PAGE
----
- Events sorted by day of the month:
Darwin woke up early for the first day of bird hunting season
and while he was out he received word that his uncle Josiah
wanted the two of them to return to Shrewsbury at once. Upon
arriving at The Mount Darwin found that his uncle's letter
had done the trick, and his father allowed him to go on the
voyage, and would support him in any way necessary.
Hoping that the position had not yet been filled, Darwin arrived
in London and to went to the Whitehall Admiralty building
to speak with Robert FitzRoy in Captain Beaufort's office.
FitzRoy told Darwin that the other person he had offered the
job to had just turn it down and he wanted to know if Darwin
was still interested in the position. He enthusiastically
accepted the offer and FitzRoy outlined the details of the
voyage. Darwin learned that the sail date had been postponed
until 10 October. Later in the afternoon Darwin took up residence
at 17 Spring Gardens, just around the corner from Whitehall.
The next few days were spent shopping in London and discussing
the details of the voyage with FitzRoy.
Darwin sent an outline of his theory of natural selection
to Asa Gray, professor of natural history at Harvard University.
H.M.S. Beagle set sail from Callao, Peru, to the Galapagos
The first grandson of Emma and Darwin, Bernard Darwin, was
born. He was the first son of Francis Darwin and Amy Ruck,
she having died a few days later on 11 September due to a
Darwin completed his final will.
Upon returning home at Shrewsbury he received a letter from
Fanny that she was engaged to be married. This upset Darwin
a great deal.
Darwin's 118 page treatise: "The Movement and Habits
of Climbing Plants" was published by the Linnean Society.
Darwin, Emma, and the children, move to Down House amid labor
riots in the streets of London.
In the afternoon a tiny point of land was seen on the horizon.
This was the first sighting of the Galapagos Archipelago,
and it turned out to be Mount Pitt, a large hill on the north-east
end of Chatham Island.
H.M.S. Beagle reached Hood Island today. Early in the morning
Edward Chaffers (master) and Arthur Mellersh (midshipman)
set out on a boat to examine the island's shoreline. By noon
another boat was launched to survey the central islands of
the archipelago. Later in the afternoon H.M.S. Beagle reached
Chatham Island. Darwin was intrigued by the black lava rocky
shore, and raw hostile environment of the island.
They sailed to the north-east end of Chatham. Capt. FitzRoy
and others went on a short inland excursion. Darwin and John
Stokes (assistant surveyor) were also put on shore and explored
on their own. Darwin examined the huge tortoises here, but
collected just ten plants, most of which he thought were unimpressive
little things. Eighteen tortoises were brought on board as
Darwin was experiencing heart problems which may have been
caused by the stress brought on by his heretical transmutation
research. He stopped work for a short time and went home to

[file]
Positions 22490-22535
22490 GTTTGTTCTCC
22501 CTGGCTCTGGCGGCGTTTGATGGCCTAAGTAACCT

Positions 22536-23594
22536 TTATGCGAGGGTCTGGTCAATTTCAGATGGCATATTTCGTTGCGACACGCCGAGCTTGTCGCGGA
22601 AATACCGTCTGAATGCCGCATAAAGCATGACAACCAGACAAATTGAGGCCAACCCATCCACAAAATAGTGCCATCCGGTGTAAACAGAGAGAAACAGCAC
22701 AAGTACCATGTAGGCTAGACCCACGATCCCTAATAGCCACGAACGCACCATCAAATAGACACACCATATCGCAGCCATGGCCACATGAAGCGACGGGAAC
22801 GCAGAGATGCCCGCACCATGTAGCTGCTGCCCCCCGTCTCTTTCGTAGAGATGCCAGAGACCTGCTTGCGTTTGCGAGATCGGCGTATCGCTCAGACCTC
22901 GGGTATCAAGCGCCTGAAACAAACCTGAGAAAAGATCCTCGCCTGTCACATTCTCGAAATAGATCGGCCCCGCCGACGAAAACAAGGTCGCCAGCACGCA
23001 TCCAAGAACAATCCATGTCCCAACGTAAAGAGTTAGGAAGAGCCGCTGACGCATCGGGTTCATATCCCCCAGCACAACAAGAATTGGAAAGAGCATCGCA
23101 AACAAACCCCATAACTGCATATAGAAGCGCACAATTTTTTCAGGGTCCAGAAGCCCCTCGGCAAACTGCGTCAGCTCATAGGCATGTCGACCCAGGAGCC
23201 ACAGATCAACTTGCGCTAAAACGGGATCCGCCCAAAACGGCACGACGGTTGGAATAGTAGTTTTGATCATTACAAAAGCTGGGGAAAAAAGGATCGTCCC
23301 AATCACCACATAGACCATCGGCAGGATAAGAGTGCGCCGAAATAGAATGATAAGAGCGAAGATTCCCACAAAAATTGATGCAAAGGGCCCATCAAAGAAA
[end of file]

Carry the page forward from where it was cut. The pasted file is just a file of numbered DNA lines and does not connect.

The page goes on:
Shrewsbury, stopping along the way to visit the Wedgwood estate.
During this visit he paid particular attention to his first
cousin, Emma Wedgwood.
Darwin had a dream of being executed by hanging.
Mary Eleanor Darwin was born, but died on 18 October.
Darwin's health was finally starting to improve. Another daughter,
Henrietta Darwin, was born, and more good news, the Zoology
of the Beagle Voyage was completed! The five volumes of the
Zoology were - Part 1: Fossils. Part 2: Mammals. Part 3: Birds.
Part 4: Fish. Part 5: Reptiles.
Darwin arrived back at Valparaiso from an inland excursion
but had been very sick for the past few weeks. He stayed at
Corfield's house with a bad fever and did not recover until
late October. During this time he wrote a letter to his sisters
back home describing his adventures and also told of how ill
he had been (an act he would later regret).
some time during this month:
The edited copy of the transmutation sketch was sent back
to Darwin and it had grown to 231 pages. For the very first
time he showed the sketch to Emma, expecting the worst. Surprisingly,
her response to it was not as bad as he thought it would be.
She expressed concern about various assumptions he was making,
suggested a few corrections here and there, but for the most
part her reaction appeared to have been quite reserved.
Darwin spent a three week holiday at nearby Sevenoaks.
Asa Gray and his wife came to England to visit Darwin at Down
Darwin joined his brother, Erasmus, at Shrewsbury Grammar
School, run by the Revd. Samuel Butler. The focus of study
was Greek and Roman reading and grammar. He developed a great
fondness of Shakespeare and Byron during this time. As an
aside, Darwin was referred to as "Bobby" by his
family during his childhood.
"Geological Observations on South America" was now
The second edition of Barnacles was now in print.
Darwin made arrangements with John Murray to publish his orchid
book next year. By this time, German, Dutch and French translations
of Origin of Species were in the works. As the work on orchids
piled up, Darwin became much more ill and his research ground
to a near halt. Huxley continued his lecture circuit, and
during this time he was heading for that stronghold of the
church, Edinburugh, Scotland. He gave a speech there on the
evolution of mankind from a species of ancestral ape. Much
to his surprise, his lecture was met with great enthusiasm;
some people in the audience even cheered! When Darwin heard
the news he was overcome with joy.
While reading Lyell's book, "Antiquity of Man,"
Darwin's health became much worse. At the behest of his wife,
Emma, he returned to Malvern Spa for the water cure. Darwin
could not bring himself to visit Annie's grave, but Emma went
for a look - the spot being overgrown with bushes.